Rational numbers are denoted by a script Q.




A rational number is a number that can be expressed as a fraction p/q where p and q are integers and q ≠ 0. It is the ratio of two integers. 
You are familiar with rational numbers from your work with fractions.

A rational expression is an expression that is the ratio of two polynomials.
(where P(x) and Q(x) are polynomials) 
Rational expressions are algebraic fractions in which the numerator is a polynomial and the denominator is also a polynomial (usually different from the numerator). The polynomials used in creating a rational expression may contain one term (monomial), two terms (binomial), three terms (trinomial), and so on.
Rational Expressions
(monomial/monomial) 
Rational Expression
(binomial/binomial) 
Rational Expression
(binomial/trinomial) 




Expressions that are not polynomials
cannot be used in the creation of
rational expressions. 
For example: is not a rational expression, since is not a polynomial.
Since rational expressions represent division, we must be careful to
avoid division by zero (which creates and "undefined" situation).
If a rational fraction has a variable in its denominator, we must ensure that any
value (or values) substituted for that variable will not create a zero denominator.
If it is not obvious which values will cause a division by zero error in a rational expression,
set the denominator equal to zero and solve for the variable.
Examples of "when" rational expressions may be undefined (0 on the bottom):
Rational expression: Could it possibly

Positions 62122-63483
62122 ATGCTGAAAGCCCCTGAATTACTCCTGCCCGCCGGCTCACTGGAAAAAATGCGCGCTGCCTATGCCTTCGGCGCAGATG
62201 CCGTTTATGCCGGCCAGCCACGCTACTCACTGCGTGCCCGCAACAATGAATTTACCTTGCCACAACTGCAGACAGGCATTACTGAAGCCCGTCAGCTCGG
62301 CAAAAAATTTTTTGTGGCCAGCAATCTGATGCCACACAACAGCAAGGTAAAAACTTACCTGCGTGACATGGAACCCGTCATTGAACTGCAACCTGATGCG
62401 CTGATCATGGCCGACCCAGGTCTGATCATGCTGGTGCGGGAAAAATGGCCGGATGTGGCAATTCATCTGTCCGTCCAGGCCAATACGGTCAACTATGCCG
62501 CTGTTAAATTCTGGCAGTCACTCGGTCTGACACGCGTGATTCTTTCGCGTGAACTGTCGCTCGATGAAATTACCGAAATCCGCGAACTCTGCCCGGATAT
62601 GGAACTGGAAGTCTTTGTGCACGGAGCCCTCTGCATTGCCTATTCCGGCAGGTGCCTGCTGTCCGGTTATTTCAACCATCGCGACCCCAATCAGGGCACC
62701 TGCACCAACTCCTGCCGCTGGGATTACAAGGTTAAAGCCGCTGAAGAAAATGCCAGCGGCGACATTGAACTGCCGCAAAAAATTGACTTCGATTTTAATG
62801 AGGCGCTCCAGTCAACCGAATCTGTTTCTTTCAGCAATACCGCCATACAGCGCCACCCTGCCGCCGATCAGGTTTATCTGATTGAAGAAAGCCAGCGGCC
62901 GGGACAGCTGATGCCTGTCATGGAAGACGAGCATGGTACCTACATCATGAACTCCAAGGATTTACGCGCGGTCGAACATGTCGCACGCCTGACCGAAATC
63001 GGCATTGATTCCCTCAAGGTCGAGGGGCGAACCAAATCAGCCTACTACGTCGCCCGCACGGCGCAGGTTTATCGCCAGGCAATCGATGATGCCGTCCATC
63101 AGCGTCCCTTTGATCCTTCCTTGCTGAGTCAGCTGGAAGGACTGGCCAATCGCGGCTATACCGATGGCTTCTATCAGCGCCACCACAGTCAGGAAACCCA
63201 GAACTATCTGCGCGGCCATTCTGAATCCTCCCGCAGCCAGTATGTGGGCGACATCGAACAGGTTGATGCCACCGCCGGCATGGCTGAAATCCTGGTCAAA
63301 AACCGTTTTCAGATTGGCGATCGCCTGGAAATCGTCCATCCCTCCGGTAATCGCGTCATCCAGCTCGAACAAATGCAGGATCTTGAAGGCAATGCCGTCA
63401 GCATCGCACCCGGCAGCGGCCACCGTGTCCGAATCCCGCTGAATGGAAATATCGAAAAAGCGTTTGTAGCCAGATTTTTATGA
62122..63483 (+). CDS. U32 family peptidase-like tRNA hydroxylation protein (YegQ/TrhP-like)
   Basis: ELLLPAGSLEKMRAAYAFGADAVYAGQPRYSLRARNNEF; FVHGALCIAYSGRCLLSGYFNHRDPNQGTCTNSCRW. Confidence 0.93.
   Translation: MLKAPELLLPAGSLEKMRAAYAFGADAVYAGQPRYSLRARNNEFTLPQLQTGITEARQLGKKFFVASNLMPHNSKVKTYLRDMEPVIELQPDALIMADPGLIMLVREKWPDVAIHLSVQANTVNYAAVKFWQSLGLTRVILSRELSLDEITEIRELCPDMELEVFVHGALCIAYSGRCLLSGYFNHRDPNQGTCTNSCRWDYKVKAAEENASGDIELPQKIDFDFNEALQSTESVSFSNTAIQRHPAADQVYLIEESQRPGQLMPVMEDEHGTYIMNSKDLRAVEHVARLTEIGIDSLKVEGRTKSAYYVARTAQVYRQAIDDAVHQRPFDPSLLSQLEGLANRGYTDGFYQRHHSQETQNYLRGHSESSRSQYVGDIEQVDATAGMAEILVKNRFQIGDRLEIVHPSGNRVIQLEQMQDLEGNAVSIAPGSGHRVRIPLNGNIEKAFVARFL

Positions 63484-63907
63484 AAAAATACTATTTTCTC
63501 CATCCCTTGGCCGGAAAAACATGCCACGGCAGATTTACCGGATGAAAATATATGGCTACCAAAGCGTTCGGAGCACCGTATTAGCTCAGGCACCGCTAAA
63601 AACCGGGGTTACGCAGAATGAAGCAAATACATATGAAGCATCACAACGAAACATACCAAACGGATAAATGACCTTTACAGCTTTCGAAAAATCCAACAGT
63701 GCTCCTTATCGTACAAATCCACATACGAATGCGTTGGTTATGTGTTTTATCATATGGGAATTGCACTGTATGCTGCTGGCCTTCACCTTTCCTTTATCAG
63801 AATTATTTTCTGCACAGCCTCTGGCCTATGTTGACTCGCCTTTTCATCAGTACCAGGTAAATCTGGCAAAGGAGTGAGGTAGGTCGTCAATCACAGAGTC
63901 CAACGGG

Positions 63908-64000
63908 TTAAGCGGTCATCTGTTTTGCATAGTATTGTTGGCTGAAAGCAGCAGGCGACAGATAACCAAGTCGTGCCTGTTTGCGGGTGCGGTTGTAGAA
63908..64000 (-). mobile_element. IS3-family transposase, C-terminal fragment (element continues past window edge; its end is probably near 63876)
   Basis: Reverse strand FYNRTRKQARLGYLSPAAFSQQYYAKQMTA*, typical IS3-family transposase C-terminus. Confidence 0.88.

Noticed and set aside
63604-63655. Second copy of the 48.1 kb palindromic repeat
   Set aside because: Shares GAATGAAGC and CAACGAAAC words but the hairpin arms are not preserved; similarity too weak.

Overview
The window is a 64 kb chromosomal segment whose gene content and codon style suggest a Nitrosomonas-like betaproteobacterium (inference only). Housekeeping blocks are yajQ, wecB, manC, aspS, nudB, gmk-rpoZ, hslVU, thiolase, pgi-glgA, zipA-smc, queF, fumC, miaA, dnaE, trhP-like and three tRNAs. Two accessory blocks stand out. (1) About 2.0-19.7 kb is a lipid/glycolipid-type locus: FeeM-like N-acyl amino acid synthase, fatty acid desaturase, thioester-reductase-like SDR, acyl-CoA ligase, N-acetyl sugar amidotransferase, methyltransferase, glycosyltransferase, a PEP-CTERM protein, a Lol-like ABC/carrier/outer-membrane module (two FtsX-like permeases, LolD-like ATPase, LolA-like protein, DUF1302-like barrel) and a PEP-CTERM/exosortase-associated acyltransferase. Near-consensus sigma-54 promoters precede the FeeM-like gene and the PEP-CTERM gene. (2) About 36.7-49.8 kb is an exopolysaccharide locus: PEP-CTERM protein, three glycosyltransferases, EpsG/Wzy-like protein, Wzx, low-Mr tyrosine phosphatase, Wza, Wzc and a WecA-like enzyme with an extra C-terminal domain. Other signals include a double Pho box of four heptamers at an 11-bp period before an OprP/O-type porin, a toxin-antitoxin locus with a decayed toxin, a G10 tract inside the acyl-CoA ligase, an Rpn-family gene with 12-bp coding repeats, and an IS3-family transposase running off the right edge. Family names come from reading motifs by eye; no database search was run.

be undefined? When? 
Rational expression: Could it possibly
be undefined? When? 

Obviously, when x = 1, the denominator will be zero, making the expression undefined.
Domain:All Real numbers but not x = 1. 

Set the denominator = 0
and solve.
a^{2}  4 = 0
a^{2} = 4

For this rational expression, we must limit the x's which
may be used, to avoid a division by zero error, which
leaves the expression undefined.
Notation: read "all x's such that x ≠ 1."

For this rational expression, we must prevent two
xvalues from being used in the expression.
Domain: All Real numbers but not a = 2
nor a = 2. 
Rational expression: Could it possibly
be undefined? When? 
Rational expression: Could it possibly
be undefined? When? 

Set: 8  y = 0
8 = y
Domain: All real numbers, except y = 8. 

Set: x^{2} + x  12 = 0
(x  3)(x + 4) = 0
x  3 = 0; x = 3
x + 4 = 0; x = 4
Domain: All real numbers, but not x = 3 and not x = 4. 
When working with rational expressions,
you may see a statement indicating where the expression will be undefined.
If such information is not stated,
you may be asked to supply this information about the "domain" of the rational expression.
When rational expressions are "improper", division can be used to simplify the expression into a proper form. In Algebra 1, the simplification process limited to determining common factors between the numerator and the denominator was used, as shown below. In Algebra 2, the division component will be explored.